A03 06MadTomInARage CartoonAnalysis Essay

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Tammy Trieu
Mrs. Albano
AP US History
15 July 2015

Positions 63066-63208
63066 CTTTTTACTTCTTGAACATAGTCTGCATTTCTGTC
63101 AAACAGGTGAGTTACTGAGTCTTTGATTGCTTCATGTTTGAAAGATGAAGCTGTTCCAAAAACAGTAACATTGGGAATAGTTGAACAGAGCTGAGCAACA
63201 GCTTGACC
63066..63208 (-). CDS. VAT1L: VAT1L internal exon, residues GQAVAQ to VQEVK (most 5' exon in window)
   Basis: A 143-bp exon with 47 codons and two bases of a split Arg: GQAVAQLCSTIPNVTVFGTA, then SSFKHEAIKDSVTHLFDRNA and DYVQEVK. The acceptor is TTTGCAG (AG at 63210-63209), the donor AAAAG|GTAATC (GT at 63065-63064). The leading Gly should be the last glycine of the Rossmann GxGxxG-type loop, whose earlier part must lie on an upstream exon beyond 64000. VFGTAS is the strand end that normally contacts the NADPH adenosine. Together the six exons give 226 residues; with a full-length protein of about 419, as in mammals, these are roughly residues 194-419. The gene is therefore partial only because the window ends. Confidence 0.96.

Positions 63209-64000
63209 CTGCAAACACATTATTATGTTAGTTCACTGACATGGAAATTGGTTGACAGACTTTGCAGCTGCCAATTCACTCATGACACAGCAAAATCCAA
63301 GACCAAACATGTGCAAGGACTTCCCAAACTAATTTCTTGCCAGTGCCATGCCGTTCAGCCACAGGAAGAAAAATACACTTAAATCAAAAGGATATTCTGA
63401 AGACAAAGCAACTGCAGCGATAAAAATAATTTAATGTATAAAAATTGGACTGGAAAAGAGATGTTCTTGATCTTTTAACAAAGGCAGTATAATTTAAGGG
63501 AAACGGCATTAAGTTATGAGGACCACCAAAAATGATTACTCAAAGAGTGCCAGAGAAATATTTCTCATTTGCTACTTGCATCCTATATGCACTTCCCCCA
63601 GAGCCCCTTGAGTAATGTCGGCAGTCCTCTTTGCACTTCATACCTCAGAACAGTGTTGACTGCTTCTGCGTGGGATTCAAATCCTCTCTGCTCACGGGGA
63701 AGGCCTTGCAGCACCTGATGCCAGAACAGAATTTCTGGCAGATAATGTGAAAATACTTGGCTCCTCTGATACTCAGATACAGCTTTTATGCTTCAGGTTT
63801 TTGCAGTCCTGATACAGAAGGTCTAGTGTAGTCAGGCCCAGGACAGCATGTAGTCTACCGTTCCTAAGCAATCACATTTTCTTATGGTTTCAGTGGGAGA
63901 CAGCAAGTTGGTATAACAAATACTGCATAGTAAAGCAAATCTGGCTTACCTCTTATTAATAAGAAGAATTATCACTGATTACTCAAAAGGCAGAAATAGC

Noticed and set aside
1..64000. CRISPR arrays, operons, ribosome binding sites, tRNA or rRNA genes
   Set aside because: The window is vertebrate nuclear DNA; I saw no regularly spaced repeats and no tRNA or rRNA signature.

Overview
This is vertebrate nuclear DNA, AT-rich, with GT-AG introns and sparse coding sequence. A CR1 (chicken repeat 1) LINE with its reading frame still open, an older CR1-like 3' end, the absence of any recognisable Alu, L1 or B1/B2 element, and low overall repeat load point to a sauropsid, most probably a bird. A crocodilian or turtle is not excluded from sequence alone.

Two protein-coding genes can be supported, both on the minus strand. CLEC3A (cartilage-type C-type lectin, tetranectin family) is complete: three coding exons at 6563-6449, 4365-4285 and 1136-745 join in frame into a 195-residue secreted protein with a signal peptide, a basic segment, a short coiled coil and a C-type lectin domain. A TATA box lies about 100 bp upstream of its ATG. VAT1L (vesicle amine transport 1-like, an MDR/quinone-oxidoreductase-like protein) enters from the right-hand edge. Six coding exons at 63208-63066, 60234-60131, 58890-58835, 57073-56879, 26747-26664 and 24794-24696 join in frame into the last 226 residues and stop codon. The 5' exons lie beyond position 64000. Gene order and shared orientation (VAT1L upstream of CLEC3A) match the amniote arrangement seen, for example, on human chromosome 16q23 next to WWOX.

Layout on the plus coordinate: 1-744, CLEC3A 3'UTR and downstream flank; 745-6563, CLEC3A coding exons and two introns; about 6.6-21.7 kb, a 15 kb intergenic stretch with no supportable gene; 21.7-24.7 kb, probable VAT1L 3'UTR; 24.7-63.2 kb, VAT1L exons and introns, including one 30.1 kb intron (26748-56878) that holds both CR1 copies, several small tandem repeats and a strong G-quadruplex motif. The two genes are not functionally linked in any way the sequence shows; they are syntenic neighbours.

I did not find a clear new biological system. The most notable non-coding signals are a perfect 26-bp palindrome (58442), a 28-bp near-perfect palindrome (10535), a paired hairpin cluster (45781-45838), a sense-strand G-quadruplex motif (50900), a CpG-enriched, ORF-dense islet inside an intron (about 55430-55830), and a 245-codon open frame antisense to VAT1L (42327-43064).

03.06 Mad Tom In A Rage Political Cartoon Analysis The cartoon was published by an anonymous artist in a Federalist paper in 1802. The cartoonist is a Federalist, as this was published in a Federalist paper. In the cartoon, there is a conflict represented by the devil and Jefferson pulling a pillar while an eagle is trying to stop them from taking it away. The devil, a universal symbol and representation of all things evil, is helping Jefferson pull this pillar. Because Jefferson believed God created the world but then abandoned it, he is seen as a friend of the devil. This shows Jefferson as the enemy of the government because it was a religiously founded nation to many people. On the floor beside Jefferson’s feet is a bottle of wine and a glass which shines a negative light on him. The cartoonist wants people to show Jefferson as a dangerous drunk who is recklessly trying to destroy the government. The pillar has the words “Fed” and “Govr”, which is most likely short for “federal government” since this was published in a Federalist paper. The eagle on top of the pillar is the national symbol. The bald eagle represents freedom and honor. The cartoonist creates a contrast between the eagle and the devil to powerfully highlight that Jefferson was a bad person that doesn’t represent freedom or honor. The eagle is trying to protect the pillar from being taken away. A pillar also holds strong meaning when it comes to government, representing stability which is an important factor in holding up a nation. In Christian symbolism, a pillar is seen as a bridge between heaven and earth. Possibly, the pillar and the eagle together represent the strong government itself. In this case, the artist is trying to say that the strong government should be protected from Jeffersonians, impacted by Jefferson. There is a huge conflict between Federalists and Jeffersonians. This strong government that the artist is trying to portray was built by Washington and Adams, whose names are written on the pillar as well, in “G. Was” and “J. Ada”. Both George Washington and John Adams were…